• Implementing setbacks to act as buffers, reducing the impact of developments on nearby environmentally sensitive natural areas.
  • Exclude invasive and exotic species from the list of approved landscaping options.

“Certainly, NCWRC has provided their recommendations, but they can be curtailed and massaged into what we prefer, or how we see fit, within our code of ordinances,”  Griffee said during his presentation to council on Thursday. 

Currently the planning department requires developmental plans to align with the goals stated in the Leland 2045 Comprehensive Plan. 

The Leland 2045 comprehensive plan outlines goals and policies for Leland’s anticipated land and population growth. It emphasizes protecting natural resources, creating diverse neighborhoods that accommodate growth, and creating infrastructure that supports connected community life. 

Grifee mentioned the guide will help create a blueway — a waterway route intended for recreational use, particularly by non-motorized watercraft such as canoes and kayaks, and often serves to protect the environment.

“If you know there is another kayak launch or boat ramp in X amount of miles, then you could just plop it from one end and take it out on the other,” he said. 

Right now, there are designated canoe or kayak launches at Cypress Cove Park and Brunswick Nature Park. 

Maps included in the report show the addition of two water access points, one in Leland’s planning boundaries and the other near Old Fayetteville Road.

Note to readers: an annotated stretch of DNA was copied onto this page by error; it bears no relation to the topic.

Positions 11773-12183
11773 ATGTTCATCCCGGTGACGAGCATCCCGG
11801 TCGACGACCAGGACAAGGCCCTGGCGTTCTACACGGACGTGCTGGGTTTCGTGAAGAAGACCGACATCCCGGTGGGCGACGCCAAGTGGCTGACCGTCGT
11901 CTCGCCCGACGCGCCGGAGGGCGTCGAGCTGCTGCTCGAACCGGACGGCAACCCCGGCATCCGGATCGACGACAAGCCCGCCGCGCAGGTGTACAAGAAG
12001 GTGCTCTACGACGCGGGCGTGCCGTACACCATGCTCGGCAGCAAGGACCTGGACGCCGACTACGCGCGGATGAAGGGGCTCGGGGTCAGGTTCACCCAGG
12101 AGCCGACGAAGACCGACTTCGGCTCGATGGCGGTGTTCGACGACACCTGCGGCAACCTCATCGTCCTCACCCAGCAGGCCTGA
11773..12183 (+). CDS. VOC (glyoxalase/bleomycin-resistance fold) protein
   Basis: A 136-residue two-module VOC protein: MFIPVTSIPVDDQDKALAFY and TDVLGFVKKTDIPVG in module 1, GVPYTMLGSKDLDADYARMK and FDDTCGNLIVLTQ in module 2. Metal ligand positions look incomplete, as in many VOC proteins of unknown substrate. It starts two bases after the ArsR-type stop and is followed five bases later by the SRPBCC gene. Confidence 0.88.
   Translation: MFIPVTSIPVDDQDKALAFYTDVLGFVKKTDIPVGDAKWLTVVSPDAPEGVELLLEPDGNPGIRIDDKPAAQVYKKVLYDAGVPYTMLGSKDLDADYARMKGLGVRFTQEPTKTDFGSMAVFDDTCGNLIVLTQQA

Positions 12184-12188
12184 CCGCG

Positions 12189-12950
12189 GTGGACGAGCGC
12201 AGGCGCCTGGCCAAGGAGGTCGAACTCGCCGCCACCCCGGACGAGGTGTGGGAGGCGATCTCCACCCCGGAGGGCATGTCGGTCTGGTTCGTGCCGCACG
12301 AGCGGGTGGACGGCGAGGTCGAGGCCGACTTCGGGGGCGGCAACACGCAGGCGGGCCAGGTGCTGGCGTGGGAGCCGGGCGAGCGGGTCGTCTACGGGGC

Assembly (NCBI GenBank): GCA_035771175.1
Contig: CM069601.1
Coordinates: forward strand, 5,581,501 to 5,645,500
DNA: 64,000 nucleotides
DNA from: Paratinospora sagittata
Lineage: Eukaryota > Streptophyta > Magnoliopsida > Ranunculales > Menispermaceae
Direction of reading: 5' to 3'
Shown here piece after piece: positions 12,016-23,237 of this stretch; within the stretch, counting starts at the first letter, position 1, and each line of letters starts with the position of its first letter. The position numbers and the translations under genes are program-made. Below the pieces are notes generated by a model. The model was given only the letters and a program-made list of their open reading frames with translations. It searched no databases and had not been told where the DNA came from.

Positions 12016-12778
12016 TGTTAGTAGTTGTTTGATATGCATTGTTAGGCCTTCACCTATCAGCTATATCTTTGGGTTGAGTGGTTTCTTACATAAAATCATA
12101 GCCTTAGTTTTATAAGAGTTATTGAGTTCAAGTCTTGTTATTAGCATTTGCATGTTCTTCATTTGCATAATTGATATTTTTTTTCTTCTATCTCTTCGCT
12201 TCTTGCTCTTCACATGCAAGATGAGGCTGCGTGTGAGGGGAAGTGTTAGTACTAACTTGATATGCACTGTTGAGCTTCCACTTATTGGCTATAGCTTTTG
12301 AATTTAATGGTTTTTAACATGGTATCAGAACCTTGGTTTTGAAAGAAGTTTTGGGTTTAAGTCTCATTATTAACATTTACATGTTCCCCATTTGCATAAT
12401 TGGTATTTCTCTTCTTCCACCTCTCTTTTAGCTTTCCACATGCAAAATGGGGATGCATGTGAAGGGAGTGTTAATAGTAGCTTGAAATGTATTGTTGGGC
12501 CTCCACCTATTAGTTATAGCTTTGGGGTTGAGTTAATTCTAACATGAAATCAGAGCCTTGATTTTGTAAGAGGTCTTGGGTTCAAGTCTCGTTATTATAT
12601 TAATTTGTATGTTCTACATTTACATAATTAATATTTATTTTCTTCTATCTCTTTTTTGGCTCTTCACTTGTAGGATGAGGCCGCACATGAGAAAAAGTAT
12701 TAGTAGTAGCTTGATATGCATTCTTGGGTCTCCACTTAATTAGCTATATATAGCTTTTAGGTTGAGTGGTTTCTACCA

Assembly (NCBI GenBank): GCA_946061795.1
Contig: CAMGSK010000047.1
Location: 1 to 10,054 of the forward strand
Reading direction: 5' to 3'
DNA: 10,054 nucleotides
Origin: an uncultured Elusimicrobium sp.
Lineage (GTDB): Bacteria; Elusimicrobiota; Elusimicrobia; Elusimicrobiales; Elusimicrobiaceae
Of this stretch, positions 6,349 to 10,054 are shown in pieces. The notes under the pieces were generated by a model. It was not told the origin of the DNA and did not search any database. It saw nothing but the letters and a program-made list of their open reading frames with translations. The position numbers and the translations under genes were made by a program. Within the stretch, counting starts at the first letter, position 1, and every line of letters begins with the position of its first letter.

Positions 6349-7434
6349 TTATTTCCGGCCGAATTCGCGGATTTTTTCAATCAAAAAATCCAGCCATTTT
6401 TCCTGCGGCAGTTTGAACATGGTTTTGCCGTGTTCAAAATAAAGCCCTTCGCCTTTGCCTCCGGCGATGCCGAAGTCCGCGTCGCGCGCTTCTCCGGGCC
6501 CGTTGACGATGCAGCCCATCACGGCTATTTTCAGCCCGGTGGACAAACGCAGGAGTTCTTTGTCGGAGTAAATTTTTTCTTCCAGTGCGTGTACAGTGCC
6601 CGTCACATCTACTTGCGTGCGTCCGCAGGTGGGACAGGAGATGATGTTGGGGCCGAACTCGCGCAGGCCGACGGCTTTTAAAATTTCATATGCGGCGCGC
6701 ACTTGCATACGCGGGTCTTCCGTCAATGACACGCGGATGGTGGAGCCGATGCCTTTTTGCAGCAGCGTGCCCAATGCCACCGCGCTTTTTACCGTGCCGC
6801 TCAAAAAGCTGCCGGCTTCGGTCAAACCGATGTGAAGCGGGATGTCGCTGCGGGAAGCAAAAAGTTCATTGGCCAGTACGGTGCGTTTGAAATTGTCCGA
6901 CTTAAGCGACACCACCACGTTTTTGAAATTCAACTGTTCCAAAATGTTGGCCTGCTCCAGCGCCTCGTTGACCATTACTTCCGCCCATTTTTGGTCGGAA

The NCWRC also provided maps depicting the Leland planning area, highlighting endangered and threatened species, as well as parcels under conservation easements from local, state, federal, and private owners. 

The map relies on guidance from the North Carolina Natural Heritage Program to identify areas of significant environmental value. According to the NCHP, seven areas in Leland are classified as very high or exceptionally high in terms of natural importance. Specifically, the Brunswick River and Cape Fear River marshes, Town Creek marshes and swamp, and Town Creek Aquatic Habitat are considered exceptionally high. 

Goose Pond Limesinks, Rabontown Limesinks, Pleasant Oaks and Goose Landing Plantations, and the Lower Cape Fear River Aquatic Habitat are classified as very high.

The presence of endangered species, rare terrestrial or aquatic communities, unique ecological types, and significant biological or ecological phenomena were considered. The assessment also takes into account the natural diversity of the surrounding area. 

Council did not give any direction on how it would move forward with the plan and whether they would propose any ordinance changes as a result.

“The next step would be to take a look at: ‘How do we incorporate some of these themes into our regulations to accommodate the growth that balances environmental preservation with the development of the need to accommodate the growing population?” Planning Director Benjamin Andrea said.